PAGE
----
Jonathan Lippman '68 announces commercial litigation task force chaired by Judith Kaye '62 and Martin Lipton '55

Jonathan Lippman '68Judith Kaye '62Martin Lipton '55In this year’s State of the Judiciary address, New York Chief Judge Jonathan Lippman ’68 announced the creation of the Task Force on Commercial Litigation in the 21st Century, which will formulate recommendations to further improve the flow and quality of the typically complex litigation in the Commercial Division.

Judith Kaye ’62, former New York chief judge, and Martin Lipton ’55, a founding partner of Wachtell, Lipton, Rosen & Katz, will chair the 30-member task force, which also includes William T. Allen, Nusbaum Professor of Law and Business; Professor John Coffee (LL.M. ’76) of Columbia Law School; Barry Cozier ’75, a member of the firm Epstein Becker & Green’s litigation and labor and employment practices; and Mark Zauderer ’71, a partner at Flemming Zulack Williamson Zauderer.

Envisioned as a judicial forum for business litigation that could be New York’s answer to federal court or Delaware’s Chancery Court, the Commercial Division has experienced a steadily increasing caseload since its inception in 1995. Recent budget cuts have shrunk the number of judicial hearing officers and clerks, compounding the problem.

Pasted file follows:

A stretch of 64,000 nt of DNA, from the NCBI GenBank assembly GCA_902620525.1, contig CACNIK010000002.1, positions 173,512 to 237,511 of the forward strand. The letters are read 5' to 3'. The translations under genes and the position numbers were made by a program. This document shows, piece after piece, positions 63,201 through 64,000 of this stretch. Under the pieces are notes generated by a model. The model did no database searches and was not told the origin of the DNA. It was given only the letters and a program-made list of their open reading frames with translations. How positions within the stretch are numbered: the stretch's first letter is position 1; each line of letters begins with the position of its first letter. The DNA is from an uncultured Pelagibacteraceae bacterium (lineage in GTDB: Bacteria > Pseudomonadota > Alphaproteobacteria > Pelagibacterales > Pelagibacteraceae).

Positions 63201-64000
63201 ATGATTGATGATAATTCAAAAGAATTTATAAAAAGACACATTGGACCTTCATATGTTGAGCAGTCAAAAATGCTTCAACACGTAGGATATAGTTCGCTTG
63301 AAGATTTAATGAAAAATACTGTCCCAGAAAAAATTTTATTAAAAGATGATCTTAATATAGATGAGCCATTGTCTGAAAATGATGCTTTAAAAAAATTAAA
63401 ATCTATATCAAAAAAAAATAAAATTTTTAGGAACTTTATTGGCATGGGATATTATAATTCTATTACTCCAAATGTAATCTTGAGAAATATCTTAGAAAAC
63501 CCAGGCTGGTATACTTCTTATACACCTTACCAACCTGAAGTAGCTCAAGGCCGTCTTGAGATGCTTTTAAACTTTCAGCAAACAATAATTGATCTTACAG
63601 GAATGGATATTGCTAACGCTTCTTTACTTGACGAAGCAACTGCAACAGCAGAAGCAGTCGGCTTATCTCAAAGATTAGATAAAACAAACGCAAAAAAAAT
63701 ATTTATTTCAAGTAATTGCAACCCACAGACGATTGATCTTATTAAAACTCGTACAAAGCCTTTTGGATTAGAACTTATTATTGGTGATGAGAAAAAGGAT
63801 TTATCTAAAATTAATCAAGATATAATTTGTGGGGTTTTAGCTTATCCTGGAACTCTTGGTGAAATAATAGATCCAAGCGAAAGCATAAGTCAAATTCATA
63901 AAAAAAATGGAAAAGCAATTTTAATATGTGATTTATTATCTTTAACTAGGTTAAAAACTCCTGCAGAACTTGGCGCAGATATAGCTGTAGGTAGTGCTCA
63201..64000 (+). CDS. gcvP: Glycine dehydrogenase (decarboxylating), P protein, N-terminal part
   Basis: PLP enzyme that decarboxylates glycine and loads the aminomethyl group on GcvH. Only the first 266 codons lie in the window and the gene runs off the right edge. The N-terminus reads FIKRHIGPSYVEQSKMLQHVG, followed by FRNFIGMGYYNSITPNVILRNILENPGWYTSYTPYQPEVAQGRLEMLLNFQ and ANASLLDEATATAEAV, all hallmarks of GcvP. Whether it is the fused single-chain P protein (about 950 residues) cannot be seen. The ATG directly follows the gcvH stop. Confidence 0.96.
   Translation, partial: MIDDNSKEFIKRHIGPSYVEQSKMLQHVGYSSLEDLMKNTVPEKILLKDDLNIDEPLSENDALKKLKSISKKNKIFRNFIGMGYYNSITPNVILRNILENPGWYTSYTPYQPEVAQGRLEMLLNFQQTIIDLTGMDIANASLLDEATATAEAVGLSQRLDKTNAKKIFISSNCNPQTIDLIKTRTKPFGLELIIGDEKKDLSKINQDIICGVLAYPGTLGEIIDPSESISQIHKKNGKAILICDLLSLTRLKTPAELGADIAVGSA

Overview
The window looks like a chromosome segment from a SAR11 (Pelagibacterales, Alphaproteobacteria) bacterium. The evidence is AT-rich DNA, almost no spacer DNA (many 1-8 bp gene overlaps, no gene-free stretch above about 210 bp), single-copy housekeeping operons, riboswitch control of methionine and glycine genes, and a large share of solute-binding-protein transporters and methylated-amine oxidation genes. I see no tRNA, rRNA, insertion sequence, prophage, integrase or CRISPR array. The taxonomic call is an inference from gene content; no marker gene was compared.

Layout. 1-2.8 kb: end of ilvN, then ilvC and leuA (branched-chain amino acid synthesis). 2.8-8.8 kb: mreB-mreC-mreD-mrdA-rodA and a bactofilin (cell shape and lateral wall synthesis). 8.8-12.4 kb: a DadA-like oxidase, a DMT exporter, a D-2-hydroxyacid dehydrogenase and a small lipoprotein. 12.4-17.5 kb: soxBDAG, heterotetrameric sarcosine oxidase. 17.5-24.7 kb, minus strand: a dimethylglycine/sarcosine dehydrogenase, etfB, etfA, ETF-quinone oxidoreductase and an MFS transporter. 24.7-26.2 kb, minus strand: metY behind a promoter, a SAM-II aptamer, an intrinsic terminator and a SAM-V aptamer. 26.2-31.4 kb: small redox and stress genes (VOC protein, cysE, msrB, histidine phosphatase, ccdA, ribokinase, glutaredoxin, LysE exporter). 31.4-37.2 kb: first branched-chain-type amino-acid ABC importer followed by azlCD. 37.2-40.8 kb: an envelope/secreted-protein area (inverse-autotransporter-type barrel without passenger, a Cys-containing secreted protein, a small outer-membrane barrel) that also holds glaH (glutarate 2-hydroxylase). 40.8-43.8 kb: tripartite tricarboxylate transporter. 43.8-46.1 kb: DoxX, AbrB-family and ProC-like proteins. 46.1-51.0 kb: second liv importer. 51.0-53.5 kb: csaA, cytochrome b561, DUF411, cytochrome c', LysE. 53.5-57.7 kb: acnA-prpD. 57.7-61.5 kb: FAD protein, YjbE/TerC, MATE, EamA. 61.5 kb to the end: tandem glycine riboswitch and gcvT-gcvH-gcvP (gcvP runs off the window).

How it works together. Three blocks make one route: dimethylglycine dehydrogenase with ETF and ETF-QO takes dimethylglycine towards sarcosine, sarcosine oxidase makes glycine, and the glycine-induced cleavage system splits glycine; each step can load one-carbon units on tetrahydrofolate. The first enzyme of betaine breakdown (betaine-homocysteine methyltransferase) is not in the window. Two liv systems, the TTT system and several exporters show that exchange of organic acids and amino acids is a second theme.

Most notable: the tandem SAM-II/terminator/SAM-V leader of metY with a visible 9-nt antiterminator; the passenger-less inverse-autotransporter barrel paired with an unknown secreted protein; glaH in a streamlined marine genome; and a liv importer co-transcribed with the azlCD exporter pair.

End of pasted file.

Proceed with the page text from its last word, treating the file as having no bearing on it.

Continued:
In a statement, Lippman said, “While New York has long been an international center of commerce—with the state’s judiciary playing a significant role in that prominence—it is imperative that we continue, in today’s highly competitive world, to seek ways to make our great state an even more hospitable environment for business and keep New York at the cutting edge of how commercial disputes are resolved.”

Co-chair Kaye told the New York Law Journal that “it's not so much problems that need fixing as that the Commercial Division came into existence in 1995, that the world has changed enormously. It's almost two decades of a very different business community." Her fellow co-chair Lipton added, "The creation of the task force is not a criticism of the Commercial Division in any way. Rather, it's a recognition that it's been enormously successful."

Posted on March 5, 2012